In the thirteenth century an Arabian technique for glazing rough clay with gleaming white enamel made its way, via the Spanish island of Majorca, to Italy. The Umbrian town of Deruta embellished maiolica (majolica) with colorful designs baked into the glaze during a second firing.

In the Renaissance, a Tuscan potter named Mastro Giorgio Andreoli became intrigued with another Arabian form of alchemy that turned clay plates into gold—or at least made them shimmer like the precious metal. The key was a “third firing” of an already twice-baked ceramic in a specially constructed oven called a muffola. Noble families clamored for this lustro (luster), but in the tumultuous centuries that followed the Renaissance, the secrets of its shimmer died with its masters. The Italian passion for beauty in all its radiant glory did not.

After 1861, the unification of Italy inspired a zealous patriotism in artists and artisans, who  looked to the Renaissance for inspiration.  Paolo Rubboli (1838–1890), descended from generations of ceramicists, found a treasure in his family’s workshop—a book, written in 1583, that described the technique for producing lustro ceramics. He was convinced that he could re-create this dazzling finish—if he could build a specialized muffola oven. But this would require the support of an entire village. He found it in postcard-pretty Gualdo Tadino in Umbria, which welcomed Paolo and his wife, Daria, also an accomplished ceramicist.

In the 1880s, they constructed a specialized muffola oven and, through endless hours of trial and error, mastered the painstaking lustro technique. Dozens of potters moved to the village to add a “blaze of glory” to their works. When Paolo died unexpectedly, Daria  continued her husband’s tradition for thirty years. “Think of her passion!” says their son Maurizio Tittarelli Rubboli, a prize-winning ceramicist. “She was a woman with three young children, on her own and running a business in a remote mountain village.”

As Gualdo Tadino ceramics gained international recognition, the village prospered—until the devastation of World War II and the collapse of Italy’s economy. In 1955, the family was forced to close the business. Their studio fell into ruin. Yet their passion lived on.  After working tirelessly to raise the needed funds, Maurizio opened the doors of the restored Museo Opificio Rubboli in 2015.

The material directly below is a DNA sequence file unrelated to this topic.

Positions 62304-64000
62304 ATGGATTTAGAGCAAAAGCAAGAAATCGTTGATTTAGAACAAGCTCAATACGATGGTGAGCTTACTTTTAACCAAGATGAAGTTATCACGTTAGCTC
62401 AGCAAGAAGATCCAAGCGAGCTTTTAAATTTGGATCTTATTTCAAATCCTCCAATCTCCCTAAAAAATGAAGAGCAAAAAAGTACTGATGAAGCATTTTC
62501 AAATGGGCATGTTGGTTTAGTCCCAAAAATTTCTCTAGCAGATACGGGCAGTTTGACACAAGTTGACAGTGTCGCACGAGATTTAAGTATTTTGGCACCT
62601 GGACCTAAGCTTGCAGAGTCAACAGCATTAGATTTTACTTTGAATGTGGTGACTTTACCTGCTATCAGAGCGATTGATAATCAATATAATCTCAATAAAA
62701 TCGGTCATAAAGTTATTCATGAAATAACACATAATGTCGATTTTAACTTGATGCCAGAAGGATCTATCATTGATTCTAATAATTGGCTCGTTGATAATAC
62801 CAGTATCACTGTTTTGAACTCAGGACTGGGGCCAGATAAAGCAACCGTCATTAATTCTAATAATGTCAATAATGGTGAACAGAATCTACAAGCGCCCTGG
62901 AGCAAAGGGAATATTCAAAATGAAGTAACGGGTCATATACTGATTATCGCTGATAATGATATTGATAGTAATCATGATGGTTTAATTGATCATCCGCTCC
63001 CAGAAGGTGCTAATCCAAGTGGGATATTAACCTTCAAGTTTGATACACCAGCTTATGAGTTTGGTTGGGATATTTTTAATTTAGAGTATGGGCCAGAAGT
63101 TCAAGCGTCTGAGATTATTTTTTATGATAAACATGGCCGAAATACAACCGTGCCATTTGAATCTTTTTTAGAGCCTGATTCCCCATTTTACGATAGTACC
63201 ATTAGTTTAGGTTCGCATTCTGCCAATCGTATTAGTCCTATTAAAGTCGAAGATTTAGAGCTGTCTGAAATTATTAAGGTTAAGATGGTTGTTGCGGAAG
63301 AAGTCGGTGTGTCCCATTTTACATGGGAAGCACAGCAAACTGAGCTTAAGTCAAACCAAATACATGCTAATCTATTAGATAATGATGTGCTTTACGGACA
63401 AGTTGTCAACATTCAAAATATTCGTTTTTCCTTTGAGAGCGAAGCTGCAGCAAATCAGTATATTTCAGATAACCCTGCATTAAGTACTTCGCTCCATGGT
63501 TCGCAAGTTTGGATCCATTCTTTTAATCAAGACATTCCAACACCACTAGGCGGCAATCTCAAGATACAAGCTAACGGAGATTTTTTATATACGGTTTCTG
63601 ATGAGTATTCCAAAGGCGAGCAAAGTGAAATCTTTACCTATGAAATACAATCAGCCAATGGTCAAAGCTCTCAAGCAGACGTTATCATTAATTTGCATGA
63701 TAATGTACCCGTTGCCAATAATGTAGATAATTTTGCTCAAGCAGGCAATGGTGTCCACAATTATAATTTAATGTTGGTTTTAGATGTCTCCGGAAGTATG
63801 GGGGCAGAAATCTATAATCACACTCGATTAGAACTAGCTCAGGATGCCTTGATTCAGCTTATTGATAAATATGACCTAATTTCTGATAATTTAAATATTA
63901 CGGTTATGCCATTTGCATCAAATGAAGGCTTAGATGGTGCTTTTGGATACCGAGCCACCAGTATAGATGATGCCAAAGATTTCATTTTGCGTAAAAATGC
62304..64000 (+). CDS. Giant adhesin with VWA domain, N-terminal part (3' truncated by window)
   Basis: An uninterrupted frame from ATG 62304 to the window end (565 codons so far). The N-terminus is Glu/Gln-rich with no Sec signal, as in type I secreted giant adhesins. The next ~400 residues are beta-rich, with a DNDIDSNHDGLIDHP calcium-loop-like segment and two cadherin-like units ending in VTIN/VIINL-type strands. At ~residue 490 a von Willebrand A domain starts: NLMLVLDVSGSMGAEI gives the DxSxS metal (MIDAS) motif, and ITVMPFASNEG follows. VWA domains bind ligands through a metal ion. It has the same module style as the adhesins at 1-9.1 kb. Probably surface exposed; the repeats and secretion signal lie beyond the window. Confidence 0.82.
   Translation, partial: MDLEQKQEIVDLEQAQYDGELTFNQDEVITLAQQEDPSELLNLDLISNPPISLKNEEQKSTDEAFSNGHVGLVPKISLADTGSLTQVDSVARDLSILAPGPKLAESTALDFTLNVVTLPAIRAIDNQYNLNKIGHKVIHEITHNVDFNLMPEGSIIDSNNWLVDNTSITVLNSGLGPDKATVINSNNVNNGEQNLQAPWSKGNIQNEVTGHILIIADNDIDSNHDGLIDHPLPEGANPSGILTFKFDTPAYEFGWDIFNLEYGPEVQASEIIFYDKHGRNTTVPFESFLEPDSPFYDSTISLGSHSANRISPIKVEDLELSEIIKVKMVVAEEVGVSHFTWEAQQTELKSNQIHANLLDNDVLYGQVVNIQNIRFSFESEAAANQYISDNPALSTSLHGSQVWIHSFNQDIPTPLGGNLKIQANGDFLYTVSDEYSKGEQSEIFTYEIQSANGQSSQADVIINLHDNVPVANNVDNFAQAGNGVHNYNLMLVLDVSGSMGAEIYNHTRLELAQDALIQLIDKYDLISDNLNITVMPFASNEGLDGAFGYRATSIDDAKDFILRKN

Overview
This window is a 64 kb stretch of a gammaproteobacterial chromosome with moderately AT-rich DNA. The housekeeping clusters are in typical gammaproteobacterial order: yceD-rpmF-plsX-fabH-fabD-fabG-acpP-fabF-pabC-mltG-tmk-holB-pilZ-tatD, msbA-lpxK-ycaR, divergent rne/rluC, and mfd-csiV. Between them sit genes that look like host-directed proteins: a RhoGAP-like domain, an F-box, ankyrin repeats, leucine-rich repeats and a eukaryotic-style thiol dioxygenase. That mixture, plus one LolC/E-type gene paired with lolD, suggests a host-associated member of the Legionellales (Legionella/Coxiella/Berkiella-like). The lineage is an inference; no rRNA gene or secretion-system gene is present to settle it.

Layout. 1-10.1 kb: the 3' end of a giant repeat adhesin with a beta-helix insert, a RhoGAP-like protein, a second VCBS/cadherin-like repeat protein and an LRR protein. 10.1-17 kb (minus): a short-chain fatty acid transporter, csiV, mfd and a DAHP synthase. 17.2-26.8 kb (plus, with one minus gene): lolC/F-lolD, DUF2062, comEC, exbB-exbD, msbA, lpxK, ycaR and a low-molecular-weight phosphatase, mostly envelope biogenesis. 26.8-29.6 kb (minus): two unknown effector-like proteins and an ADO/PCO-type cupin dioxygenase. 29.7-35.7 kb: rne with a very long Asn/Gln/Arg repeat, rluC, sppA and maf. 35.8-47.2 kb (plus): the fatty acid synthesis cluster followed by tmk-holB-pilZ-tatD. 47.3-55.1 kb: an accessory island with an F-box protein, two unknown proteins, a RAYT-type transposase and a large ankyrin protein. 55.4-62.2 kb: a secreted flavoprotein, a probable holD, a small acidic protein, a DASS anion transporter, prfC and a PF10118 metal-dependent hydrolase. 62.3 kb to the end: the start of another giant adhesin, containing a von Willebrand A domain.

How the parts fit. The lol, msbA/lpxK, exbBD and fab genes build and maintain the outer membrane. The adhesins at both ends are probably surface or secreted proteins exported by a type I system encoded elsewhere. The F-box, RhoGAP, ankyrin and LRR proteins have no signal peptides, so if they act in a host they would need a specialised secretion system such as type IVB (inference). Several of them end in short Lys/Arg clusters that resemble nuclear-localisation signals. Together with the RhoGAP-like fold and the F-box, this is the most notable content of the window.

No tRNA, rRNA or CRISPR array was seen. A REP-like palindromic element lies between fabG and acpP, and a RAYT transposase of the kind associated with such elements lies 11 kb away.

During a visit, Maurizio led me into the soot-blackened chamber that houses the muffola, the last remaining oven of its type in the world, and described how he re-creates the centuries-old technique:

Wearing flame-resistant overalls, he places a twice-baked piece of pottery inside the circular oven and creates a smoky fire.  With no precise gauge, Maurizio relies on experience and  peeks through various “spy holes” to determine when the firing is complete. Then he clears the embers, leaves the ceramic in the oven overnight—and waits. The next morning, Maurizio removes a dark, ash-covered blob and starts polishing, rubbing until the ceramic glows as if sprinkled with stardust.

Maurizio was recently honored with the prestigious designation of “Maestro d’Arte e Mestiere” (Master of Arts and Crafts), a distinction that reminds me of an observation St. Francis of Assisi made centuries ago:  “He who works with his hands is a laborer. He who works with his hands and his head is an artisan. He who works with his hands and his head and his heart is an artist.”

 

Dianne Hales is the author of  LA PASSIONE: How Italy Seduced the World; LA BELLA LINGUA: My Love Affair with Italian, the World’s Most Enchanting Language; and MONA LISA: A Life Discovered. You can download my new book, A” Is for Amore, for free at diannehales.com.